The Second Mile is a charitable organization that was founded by Jerry Sandusky in 1977 to serve disadvantaged youth. Jerry Sandusky, 67, is the former defensive coordinator for the Penn State Nittany Lions. He worked side by side with head coach Joe Paterno for 30-plus years before his sudden retirement in 1999, at the age of 55.
As the founder of The Second Mile, Sandusky was a major fundraiser, contributor, and volunteer for the organization. According to a grand jury report on Sandusky, he used the charity — which the grand jury noted was initially founded to help troubled young boys — to gain access to young boys.
Jerry Sandusky was under investigation for almost three years and, in that time, numerous individuals from Penn State and The Second Mile testified before the grand jury. Oddly, Penn State acted as though it had been blindsided by Sandusky’s indictment and arrest and, more interestingly, was completely unprepared for the maelstrom that was to follow.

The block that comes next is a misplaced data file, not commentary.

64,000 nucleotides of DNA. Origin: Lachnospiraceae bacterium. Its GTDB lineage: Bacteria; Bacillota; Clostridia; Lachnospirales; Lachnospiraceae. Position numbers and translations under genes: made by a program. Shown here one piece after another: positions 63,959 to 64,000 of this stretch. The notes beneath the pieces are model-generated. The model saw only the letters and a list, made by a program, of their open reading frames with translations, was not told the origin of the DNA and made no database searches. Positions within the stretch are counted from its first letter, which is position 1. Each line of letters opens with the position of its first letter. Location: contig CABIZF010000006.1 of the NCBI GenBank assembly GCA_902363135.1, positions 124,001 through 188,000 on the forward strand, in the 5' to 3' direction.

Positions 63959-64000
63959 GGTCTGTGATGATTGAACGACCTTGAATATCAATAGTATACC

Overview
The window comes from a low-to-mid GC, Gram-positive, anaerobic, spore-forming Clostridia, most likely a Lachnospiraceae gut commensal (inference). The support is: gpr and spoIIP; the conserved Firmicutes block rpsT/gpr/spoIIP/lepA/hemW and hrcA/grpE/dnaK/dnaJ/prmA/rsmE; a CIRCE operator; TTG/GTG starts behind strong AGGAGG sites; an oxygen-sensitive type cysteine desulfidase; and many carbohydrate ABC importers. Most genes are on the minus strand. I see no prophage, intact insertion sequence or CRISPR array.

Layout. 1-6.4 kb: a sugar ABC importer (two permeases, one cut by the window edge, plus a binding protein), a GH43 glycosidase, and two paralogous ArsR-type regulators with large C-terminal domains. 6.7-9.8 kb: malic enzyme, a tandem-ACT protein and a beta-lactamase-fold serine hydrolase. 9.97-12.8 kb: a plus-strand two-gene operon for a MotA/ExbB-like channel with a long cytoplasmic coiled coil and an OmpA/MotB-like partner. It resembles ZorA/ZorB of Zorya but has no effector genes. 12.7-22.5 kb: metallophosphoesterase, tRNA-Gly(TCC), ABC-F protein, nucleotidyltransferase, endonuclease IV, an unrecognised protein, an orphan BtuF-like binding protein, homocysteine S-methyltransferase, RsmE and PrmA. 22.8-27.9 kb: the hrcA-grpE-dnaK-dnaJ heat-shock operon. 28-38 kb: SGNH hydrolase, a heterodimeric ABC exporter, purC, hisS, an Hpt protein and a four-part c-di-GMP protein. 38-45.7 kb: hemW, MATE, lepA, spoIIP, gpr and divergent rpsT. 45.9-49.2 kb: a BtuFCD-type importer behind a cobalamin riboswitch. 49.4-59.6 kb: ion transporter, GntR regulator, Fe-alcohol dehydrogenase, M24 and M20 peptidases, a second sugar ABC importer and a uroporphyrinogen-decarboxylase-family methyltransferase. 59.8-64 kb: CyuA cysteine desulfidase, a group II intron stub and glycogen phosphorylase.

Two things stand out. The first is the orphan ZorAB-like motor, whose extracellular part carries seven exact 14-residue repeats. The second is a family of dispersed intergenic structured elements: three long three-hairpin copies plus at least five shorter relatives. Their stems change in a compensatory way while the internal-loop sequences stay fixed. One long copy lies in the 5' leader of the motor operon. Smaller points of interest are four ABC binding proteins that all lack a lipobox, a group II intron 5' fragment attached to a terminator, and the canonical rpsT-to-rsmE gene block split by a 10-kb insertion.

There’s no easy way to explain that. However, it causes many to suggest that Penn State still — in spite of the reality at their doorstep — believed it was untouchable and above reproach. That’s possible.
In a less likely albeit plausible scenario, perhaps Penn State’s reaction was some twisted attempt at PR spin. Maybe they realized that if it appeared the university wasn’t taken by surprise and actually was fully prepared every step of the way once the news broke, their image could have still taken a huge hit.
Maybe, in some Machiavellian way of thinking, Penn State officials thought they’d fare better in the court of public opinion if they were perceived as being so shocked and devastated by the “revelations” that they could barely function. Thus, Penn State the institution becomes a victim of the monster Sandusky.
The Pennsylvania attorney general, however, in a press release following the indictment, made statements that indicate the former is more likely the case.
“The failure of top university officials to act on reports of Sandusky’s alleged sexual misconduct, even after it was reported to them in graphic detail by an eyewitness, allowed a predator to walk free for years – continuing to target new victims,” [Attorney General Linda] Kelly said. “Equally disturbing is the lack of action and apparent lack of concern among those same officials, and others who received information about this case, who either avoided asking difficult questions or chose to look the other way.”